I am sure you remember pieces like Ambi and Neelam Vendakka Raaman where VKN's comic genius takes aim at Ayyar-s.

I was quite surprised to find out that VKN's father was a Tamil Brahmin.

Kuttikriahna Maaraar did not like Kunchan Nambiar kind of satire for other reasons. I have problems with Nambiar phalitam too because he deflated the central conceit of the Itihaasa-s and Purana-s--the conceit that the characters are really superhuman. So, deflating the characters is easy, but hardly the stuff of humor in my view. Perhaps one can target some of the excesses such as Bheema's appetite.

Anyway, just some thoughts. I am not dogmatic about these at all, so please dont misunderstand me.

Brain Drain said...

I agree with you on the point that a good humour, should be enjoyed by all, including those who are involved directly or indirectly. That is the decay in the current writings. The new genre of writers, get to a level of insult in the name of humour, causing annoyance to the readers.

On the other point on singling out communities and people, I have a slightly different opinion. I thought he hasn't singled out any community or group on a purpose. I think he was critical on most of the community, Nairs to a larger extend. The priests, Politicians, writers, Namboodiris.. all of these were treated with his wit at various level.

The success of a writer is when one is able go beyond the individual / religious / community level of humour to a level where these take the lesser prominance over the subject being treated. I think, there in lies the success of VKN.

Thank you for your thoughts and I appreciate that.

Anonymous said...

Thinking about VKN leads one to a broad look at the Malayali traditions of humor.

I have always felt that the the "most Dravidian" Malayali literature and art (I am aware that I might be criticized for the "essentialist" nature of this generalization) is terribly serious. The main Dravidian rasa-s, to use an Indian analytic category, are veeram, raudram, bhayanakam, adbhutam, etc. When there is some humor that is not the refined and complex kind one finds in the Chakyar traditions or much later in VKN.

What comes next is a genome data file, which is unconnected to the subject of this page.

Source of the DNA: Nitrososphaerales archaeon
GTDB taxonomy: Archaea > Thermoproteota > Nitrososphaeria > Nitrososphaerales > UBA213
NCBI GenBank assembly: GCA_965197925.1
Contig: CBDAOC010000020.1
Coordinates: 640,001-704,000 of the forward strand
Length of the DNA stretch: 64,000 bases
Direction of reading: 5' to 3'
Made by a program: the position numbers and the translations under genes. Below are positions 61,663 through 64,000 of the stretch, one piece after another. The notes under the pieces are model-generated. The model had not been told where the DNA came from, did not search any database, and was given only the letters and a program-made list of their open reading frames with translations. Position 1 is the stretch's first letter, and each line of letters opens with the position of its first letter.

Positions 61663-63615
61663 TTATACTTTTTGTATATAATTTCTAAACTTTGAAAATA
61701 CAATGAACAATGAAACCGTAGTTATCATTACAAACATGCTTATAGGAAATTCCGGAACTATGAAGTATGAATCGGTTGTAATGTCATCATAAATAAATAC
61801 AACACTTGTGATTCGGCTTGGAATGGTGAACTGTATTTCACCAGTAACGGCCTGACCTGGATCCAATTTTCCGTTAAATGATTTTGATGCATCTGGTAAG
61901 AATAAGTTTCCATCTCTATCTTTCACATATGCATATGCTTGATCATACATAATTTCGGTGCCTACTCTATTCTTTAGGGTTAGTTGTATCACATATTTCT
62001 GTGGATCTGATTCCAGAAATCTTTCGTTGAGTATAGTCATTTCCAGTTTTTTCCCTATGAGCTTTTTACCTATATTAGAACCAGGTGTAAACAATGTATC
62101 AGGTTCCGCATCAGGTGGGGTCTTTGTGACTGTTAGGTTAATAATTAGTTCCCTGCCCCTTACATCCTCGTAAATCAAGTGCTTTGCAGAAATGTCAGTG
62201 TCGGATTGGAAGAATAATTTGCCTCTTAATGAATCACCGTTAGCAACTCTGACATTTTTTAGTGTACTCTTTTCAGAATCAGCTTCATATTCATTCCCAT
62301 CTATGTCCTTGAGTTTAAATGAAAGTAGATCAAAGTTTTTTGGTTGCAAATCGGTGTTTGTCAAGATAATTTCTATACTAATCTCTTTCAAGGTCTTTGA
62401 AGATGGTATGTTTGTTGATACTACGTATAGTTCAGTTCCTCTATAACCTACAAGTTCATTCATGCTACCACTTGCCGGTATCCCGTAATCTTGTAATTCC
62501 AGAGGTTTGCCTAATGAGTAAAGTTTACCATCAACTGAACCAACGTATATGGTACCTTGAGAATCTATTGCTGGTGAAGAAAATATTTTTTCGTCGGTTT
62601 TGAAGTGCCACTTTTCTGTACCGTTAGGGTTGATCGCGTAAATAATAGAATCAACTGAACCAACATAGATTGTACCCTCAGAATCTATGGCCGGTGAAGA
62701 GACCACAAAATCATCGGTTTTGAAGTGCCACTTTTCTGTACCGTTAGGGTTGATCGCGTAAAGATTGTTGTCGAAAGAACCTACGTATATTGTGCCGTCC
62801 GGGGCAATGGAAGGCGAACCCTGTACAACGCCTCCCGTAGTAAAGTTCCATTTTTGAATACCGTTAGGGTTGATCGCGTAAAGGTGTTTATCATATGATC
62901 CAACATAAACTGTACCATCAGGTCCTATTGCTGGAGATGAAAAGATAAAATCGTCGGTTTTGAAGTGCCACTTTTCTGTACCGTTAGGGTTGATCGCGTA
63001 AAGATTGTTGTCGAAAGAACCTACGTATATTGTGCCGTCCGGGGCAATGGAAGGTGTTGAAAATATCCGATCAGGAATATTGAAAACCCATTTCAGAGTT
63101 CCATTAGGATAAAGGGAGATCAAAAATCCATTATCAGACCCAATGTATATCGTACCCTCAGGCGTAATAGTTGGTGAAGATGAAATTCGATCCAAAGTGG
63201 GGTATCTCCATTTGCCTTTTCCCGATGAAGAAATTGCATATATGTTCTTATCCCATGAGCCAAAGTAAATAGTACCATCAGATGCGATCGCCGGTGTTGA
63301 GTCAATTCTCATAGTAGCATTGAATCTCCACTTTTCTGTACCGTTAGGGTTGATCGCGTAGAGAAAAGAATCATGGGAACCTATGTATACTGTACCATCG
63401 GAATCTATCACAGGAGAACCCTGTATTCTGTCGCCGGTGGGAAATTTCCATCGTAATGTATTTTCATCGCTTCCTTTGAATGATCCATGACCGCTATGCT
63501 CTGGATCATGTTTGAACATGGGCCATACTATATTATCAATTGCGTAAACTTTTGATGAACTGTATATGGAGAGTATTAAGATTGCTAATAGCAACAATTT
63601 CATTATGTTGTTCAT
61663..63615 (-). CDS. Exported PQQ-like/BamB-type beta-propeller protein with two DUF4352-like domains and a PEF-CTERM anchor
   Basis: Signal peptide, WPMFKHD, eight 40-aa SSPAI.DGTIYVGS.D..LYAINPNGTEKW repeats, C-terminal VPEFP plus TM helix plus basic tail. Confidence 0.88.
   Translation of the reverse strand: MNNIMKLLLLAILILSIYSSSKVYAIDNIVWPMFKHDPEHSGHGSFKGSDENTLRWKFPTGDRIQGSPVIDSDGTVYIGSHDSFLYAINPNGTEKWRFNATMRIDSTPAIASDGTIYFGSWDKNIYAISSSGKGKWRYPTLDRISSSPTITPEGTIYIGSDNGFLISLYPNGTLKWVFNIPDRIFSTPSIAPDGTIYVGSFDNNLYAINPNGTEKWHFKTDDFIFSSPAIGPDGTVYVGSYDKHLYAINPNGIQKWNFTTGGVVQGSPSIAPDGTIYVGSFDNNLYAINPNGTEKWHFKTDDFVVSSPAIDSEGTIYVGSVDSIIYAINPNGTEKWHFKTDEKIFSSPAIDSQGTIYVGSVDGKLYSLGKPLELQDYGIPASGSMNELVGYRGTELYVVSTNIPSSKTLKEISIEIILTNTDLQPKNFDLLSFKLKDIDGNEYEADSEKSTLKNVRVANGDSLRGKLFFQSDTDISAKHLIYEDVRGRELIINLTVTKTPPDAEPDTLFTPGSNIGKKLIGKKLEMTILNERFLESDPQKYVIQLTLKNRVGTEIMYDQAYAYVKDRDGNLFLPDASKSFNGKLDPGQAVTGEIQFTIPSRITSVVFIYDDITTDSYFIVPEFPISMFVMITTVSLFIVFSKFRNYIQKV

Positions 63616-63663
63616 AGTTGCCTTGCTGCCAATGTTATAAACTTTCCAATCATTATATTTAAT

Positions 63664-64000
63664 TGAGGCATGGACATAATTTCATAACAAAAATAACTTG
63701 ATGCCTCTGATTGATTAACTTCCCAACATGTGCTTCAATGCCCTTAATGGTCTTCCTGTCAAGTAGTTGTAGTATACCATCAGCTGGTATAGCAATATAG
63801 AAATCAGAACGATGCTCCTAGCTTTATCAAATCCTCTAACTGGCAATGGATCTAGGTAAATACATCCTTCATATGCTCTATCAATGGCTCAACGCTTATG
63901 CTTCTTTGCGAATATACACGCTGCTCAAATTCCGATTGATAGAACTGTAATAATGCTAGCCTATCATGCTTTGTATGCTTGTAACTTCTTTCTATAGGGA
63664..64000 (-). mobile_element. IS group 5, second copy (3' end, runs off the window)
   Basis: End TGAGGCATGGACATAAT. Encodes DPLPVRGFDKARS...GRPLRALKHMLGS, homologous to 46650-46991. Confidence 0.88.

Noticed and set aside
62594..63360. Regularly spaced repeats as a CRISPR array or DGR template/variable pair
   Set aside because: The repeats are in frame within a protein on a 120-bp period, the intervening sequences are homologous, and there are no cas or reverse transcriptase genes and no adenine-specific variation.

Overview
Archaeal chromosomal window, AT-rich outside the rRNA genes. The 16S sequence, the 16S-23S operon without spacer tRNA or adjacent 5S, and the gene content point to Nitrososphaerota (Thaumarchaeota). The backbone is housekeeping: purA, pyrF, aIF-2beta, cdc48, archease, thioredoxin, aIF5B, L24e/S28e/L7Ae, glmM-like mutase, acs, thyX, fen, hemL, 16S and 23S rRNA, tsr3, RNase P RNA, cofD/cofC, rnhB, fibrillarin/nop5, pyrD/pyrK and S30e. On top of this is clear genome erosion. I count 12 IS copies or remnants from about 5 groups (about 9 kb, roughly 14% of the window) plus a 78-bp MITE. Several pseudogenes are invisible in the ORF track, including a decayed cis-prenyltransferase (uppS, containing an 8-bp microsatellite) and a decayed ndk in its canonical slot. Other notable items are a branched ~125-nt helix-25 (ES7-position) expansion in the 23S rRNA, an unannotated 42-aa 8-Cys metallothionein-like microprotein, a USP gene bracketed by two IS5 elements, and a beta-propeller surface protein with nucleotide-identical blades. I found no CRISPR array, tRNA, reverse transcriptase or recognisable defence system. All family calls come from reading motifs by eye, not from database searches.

I think it is the Namboodiri culture which introduced large doses of haasyam into Malayalm lliterature and culture. The namboodiri hasya tradition must hark back to the Rg-Vedam, where there are prahelika-s and other material that may have a joking intent to it. Definitely the rasa of Valsalyam was quite uncommon and Cherusseri is almost certaily the pioneer.

Furthermore, the hasya element might have an origin in the biliinguality of the namboodiri-s rooted in Samskrtam and Malayalam. Daily use of two languages can give one an outsider kind of observational power and VKN uses his facility with three languages very well in creating humorous effects.

In Shakespeare too one can see abrupt switching between Latinized English and "vulgar" Anglo Saxon terms that creates hasya rasam. Some say that Shakespeare had another dualism --the one between Catholicism and Protestantism. He was most certaily a Catholic sympathizer whereas his patrons and audiences were shifting away from the old faith and beginning to persecute Catholics.

The non-namboodiris had only one language and therefore did not have this "outsider" perspective that allows for hasyam to flourish--I would contend.

Even now, you can see that Malayali-s do not laugh at the "humor" in Tamil films and I think that is because of the transforming effect the Namboodiri-s have had on hasya rasam in Keralam.

Some essential Malayali writers such as MT, Madhavikkutty, Sugathakumari, and T Padmanabhan have no humor at all in them and they project this deep Dravidian "angst". In contrast, the namboodiri poets like Akkkittam and Paalooru have an undercurrent of humor even in their most tragic poems.

These are just a few rambling thoughts. I wish someone with more critical and historical skills would seriously look at the roots of Malayali hasya traditions.

jiju said...

bravo........thanks for the admiration for our favourate payyan.....